By Pacific Island Times News Staff
Tasi Tours: Eased quarantine, more flights to lure Japanese back to CNMI
The Northern Mariana Islands must ease its quarantine requirements and secure more flights in order to entice the Japanese tourists back to the islands and resuscitate the market, according to the top executive of a tour agency.
“The CNMI is a very important and fascinating destination with its beautiful nature and rich culture. Unfortunately, the number of visitors from Japan has dropped sharply as there are no direct flights," said Hiroari Kamimori, president of Tasi Tours & Transportation.
"With the revival of direct flights, there will be an urgent need to revive the status as a top-level ‘Ankintan’ destination,” Kamimori added.
Tourism is the CNMI's main economic driver and Japan had been its top market.
The Governor’s Council of Economic Advisers has identified critical components in The Marianas’ efforts to rebuild its tourism economy, get people back to work, and generate revenue that was impacted by the Covid-19 pandemic.
A major focus for tourism stakeholders is re-engaging the Japan market as the islands prepare to safely re-open their borders.
CNMI Gov. Ralph Torres said the commonwealth is targeting a safe reopening of the Japan market later this year.
" Through the careful planning and engagement with our vital partners in Japan, we remain hopeful that we can have a steady stream of Japanese visitors in the years to come and reaffirm the special bond between Japan and The Marianas," the governor said after his meeting with Kamimori Friday.
Kamimori assured Torres that Tasi Tours supports the CNMI in rebuilding the tourism industry, which has been on pause due to the Covid-19 pandemic.
Tasi Tours has been operating in the CNMI for the last 45 years.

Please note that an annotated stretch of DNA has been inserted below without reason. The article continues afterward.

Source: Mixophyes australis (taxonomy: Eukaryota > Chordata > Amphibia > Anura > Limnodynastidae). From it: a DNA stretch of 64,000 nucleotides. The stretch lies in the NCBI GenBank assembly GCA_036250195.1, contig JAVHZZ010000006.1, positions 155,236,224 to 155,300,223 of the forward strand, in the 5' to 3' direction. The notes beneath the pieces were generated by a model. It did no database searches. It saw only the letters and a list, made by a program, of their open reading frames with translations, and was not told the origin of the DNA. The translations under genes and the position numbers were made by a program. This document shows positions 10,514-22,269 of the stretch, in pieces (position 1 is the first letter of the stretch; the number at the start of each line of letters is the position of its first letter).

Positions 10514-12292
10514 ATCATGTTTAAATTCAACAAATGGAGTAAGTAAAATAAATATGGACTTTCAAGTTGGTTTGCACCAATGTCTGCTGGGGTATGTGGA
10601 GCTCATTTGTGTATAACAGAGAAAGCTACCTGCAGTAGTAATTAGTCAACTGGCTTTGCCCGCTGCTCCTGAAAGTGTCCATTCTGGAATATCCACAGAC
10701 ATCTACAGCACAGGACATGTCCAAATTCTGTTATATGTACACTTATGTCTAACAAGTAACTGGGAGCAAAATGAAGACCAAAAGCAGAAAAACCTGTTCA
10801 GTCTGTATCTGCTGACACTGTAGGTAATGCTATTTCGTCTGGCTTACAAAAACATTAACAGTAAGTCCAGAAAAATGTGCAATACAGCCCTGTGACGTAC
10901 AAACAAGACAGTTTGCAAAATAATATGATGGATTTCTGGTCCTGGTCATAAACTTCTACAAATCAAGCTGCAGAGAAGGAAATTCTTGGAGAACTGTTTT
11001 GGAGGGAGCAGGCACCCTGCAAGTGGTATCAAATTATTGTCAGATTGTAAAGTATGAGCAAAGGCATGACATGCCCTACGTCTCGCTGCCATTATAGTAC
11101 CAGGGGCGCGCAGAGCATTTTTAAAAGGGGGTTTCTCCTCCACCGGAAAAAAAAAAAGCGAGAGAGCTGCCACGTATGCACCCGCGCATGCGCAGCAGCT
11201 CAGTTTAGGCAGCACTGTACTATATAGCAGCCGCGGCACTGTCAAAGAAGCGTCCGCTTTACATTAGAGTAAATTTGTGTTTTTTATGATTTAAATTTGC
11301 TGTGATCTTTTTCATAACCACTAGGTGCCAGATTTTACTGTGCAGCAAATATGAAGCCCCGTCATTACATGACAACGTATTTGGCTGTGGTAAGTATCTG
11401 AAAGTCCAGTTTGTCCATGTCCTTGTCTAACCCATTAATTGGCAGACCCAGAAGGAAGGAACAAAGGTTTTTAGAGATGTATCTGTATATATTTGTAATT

Kamimori took the helm of the longest-running travel agency in Micronesia early this year, replacing Masato Tezuka, who retired in 2020. Kamimori is also the president T.P. Micronesia, Inc. in Guam.
Since taking over the operations of JTB Corp.’s companies in Saipan and Guam, Kamimori said he has been keeping tabs on the region’s tourism resumption plans.
He mentioned two key areas that he hopes to see the Marianas work on to entice Japanese visitors back to Rota, Tinian and Saipan – easing of quarantine requirements for visitors and increasing the availability of direct flights from Japan to Saipan.
Delta’s direct flights were abolished in 2018, while Skymark Airlines went into service at the end of 2019.
"However, due to the Covid-19 pandemic, direct flights from Japan have been suspended. In the future, in order to accept tourists from Japan, it is necessary to relax the conditions for quarantine and restore direct flight services,” Kamimori added.
Kamimori said the restoration of direct service between Japan and Saipan will help The Marianas gain “Ankintan” status, a term used to describe destinations that are a short distance from Japan and offer affordable pricing and short stays.
The Tasi Tours executive also called on The Marianas to support the Sustainable Development Goals (SDGs) that JTB has been promoting after the initiative was adopted by the United Nations in September 2015.
SDGs encourage industry stakeholders to practice sustainable tourism by protecting the environment and its resources, preserving cultural values and heritage, and maximizing contributions to the development of sustainable local communities.
“Learning about SDGs initiatives has become an essential part of an educational trip from Japan. Visits to the CNMI can greatly enhance the effectiveness of learning the SDGs and may generate new demand,” Kamimori said.
“In addition, we will establish stable fundamentals that can contribute to the CNMI in the medium- to long-term, such as securing employment and building win-win relationships with business partners.”
Torres recognized Japan as one of The Marianas’ key partners in the tourism industry, and having a trusted company like JTB’s Tasi Tours around for more than 40 years provides the Commonwealth with a positive outlook in its efforts to bring Japanese visitors back to the islands.
“We look forward to working closely with JTB and Tasi Tours to get travel safely back on track and provide their customers with new multi-island travel opportunities and valuable experiences,” the governor said.